|Coping with still being alive!
Aug 6, 1997
The psychological issues related to being alive long past expectations from a few years ago are immense. Could you relate some of the major issues you've encountered in your counseling experience that have emerged in the 1970s that weren't issues, say, 5 years ago?
| Response from Mr. Shernoff
I assume that there was a typo and you meant the new issues that have emerged in the 1990s that were not issues 5 years ago? There is now a whole host of issues that have to do with balancing hope in the face of the new combination therapies. In addition some people have to manage their despair if they are one of the approximately 30% of people for whom the combination therapies do not work or who can not tolerate the side effects of them. For newly infected people, or for those just finding out that they are HIV positive, there is the entire question of: Do I immediately begin triple combination therapy now and begin to use up my treatment options by hitting the disease hard and hitting it early? or do I wait until my viral loads suggest that I should begin the therapy? With their not being any uniform correct medical answer to this very vexing question, people have to be able to tolerate an excruciating uncertainty and really educate themselves so that they are comfortable with what ever course of treatment or inaction they decide to take.
Many of us who have benefitted from the combinations are very angry and sad that these have arrived too late to have benefitted loved ones who are already dead. In addition, there is just much more uncertainty now than earlier. We do not know how long the new treatments will remain effective. Several of my patients have described their renewed health as being like having a reprieve from a death sentence. Accompanying the joy of a renaissance of health comes the need to grapple with issues that people thought they would never have to face again. There are many people who went into enormous debt expecting to die soon and now they can not afford their debt loads. Thousands of people with HIV and AIDS are also wrestling with questions about whether or not to return to work since their health has improved so much. Issues about dating, relationships and being sexually active are also all coming up for people who had put these issues aside long ago.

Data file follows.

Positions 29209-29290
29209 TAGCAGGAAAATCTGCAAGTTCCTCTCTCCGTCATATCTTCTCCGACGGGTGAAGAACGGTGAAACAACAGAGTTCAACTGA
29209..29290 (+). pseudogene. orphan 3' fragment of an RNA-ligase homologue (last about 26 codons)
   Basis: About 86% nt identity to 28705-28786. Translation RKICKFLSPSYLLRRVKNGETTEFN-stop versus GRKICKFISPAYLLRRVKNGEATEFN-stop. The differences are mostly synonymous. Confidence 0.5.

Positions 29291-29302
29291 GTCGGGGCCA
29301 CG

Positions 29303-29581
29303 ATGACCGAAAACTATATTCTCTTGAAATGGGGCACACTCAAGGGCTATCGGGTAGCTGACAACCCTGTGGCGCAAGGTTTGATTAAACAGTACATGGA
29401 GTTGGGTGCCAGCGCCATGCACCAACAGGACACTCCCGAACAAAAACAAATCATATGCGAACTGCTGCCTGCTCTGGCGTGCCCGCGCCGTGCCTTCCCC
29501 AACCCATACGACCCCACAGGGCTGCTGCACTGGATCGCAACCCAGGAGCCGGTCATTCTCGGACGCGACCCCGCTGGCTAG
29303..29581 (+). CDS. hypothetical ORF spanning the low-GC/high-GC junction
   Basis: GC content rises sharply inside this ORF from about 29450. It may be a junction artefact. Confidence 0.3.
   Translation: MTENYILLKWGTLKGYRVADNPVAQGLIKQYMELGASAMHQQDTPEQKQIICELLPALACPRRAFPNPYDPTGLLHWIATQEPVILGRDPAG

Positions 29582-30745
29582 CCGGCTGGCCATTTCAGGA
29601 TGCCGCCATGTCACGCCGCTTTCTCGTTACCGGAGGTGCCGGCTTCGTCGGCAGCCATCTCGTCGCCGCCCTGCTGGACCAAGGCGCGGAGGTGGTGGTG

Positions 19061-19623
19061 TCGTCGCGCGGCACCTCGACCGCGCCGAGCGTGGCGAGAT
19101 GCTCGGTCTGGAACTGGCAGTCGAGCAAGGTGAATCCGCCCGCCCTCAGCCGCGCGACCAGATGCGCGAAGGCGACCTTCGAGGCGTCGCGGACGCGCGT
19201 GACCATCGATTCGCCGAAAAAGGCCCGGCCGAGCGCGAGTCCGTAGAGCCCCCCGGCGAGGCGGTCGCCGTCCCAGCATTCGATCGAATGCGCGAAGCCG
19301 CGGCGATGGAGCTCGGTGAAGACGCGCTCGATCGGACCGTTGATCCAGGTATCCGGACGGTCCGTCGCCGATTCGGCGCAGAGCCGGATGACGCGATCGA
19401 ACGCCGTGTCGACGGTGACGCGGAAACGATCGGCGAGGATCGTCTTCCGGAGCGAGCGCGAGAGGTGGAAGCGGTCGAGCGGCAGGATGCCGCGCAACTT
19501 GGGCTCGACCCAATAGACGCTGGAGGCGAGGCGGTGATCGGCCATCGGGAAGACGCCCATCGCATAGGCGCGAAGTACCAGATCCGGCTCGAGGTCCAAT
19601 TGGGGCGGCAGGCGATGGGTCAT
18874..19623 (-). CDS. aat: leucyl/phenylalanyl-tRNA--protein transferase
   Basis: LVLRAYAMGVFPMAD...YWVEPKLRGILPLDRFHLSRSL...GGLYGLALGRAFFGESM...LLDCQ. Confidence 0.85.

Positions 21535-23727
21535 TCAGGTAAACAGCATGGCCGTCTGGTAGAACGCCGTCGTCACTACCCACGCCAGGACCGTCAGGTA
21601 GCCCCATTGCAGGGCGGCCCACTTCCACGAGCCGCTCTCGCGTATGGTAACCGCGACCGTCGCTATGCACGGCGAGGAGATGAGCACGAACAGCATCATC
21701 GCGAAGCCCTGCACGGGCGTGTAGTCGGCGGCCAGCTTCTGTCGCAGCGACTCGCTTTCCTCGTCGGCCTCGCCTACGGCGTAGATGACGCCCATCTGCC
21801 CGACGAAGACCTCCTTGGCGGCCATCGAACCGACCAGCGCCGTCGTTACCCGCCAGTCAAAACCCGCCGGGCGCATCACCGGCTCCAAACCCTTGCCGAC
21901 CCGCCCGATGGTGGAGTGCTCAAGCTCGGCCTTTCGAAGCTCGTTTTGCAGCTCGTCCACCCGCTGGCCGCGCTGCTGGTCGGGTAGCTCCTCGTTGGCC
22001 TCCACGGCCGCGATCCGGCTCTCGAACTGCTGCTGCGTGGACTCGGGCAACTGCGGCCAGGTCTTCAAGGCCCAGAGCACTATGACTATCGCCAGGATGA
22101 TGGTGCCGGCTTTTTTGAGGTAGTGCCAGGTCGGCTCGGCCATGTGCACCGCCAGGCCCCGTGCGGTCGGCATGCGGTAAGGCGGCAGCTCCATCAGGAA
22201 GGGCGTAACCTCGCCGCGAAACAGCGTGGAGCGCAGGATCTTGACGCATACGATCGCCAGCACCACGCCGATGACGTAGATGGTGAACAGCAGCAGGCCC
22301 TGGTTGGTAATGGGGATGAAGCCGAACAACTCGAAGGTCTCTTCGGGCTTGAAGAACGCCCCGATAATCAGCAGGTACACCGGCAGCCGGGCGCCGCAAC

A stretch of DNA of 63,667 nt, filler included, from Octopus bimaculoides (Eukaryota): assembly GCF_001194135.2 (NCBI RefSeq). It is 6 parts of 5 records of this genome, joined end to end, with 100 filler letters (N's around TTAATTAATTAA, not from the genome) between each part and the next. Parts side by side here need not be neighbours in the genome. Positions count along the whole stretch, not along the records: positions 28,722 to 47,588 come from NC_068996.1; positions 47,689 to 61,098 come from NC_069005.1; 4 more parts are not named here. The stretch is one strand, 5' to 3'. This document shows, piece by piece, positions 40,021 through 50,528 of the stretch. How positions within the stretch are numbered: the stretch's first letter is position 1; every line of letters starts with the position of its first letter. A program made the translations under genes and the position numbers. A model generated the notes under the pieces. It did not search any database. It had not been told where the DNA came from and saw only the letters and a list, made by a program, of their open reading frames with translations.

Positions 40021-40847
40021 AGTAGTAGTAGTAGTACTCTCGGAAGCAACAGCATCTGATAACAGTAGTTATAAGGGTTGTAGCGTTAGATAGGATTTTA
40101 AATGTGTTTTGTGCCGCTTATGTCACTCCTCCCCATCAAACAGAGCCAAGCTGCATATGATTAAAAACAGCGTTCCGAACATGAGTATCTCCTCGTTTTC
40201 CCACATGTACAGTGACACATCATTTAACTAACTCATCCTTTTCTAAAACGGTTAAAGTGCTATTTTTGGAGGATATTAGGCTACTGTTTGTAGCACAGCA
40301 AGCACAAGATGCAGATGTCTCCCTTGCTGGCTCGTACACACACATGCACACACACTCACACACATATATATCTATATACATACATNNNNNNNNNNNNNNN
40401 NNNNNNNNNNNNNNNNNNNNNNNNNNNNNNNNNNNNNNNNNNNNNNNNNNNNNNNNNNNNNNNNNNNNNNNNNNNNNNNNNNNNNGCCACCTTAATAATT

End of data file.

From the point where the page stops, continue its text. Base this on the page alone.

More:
-- Michael Shernoff
Get Email Notifications When This Forum Updates or Subscribe With RSS
- What If You Took Medicine For Chlamydia And I Still Have Symptoms What Does That Mean?
- What If Had Sex After Taking The Pills For Chlamydia?
- What Happens If Gonorrhea Is Left Untreated?
- Treatment Of Male Partner Bacterial Vaginosis
- Syphilis Diagnosis How Long Before I Can Have Sex
- Syphilis Antibiotics
This forum is designed for educational purposes only, and experts are not rendering medical, mental health, legal or other professional advice or services. If you have or suspect you may have a medical, mental health, legal or other problem that requires advice, consult your own caregiver, attorney or other qualified professional.
Experts appearing on this page are independent and are solely responsible for editing and fact-checking their material. Neither TheBody.com nor any advertiser is the publisher or speaker of posted visitors' questions or the experts' material.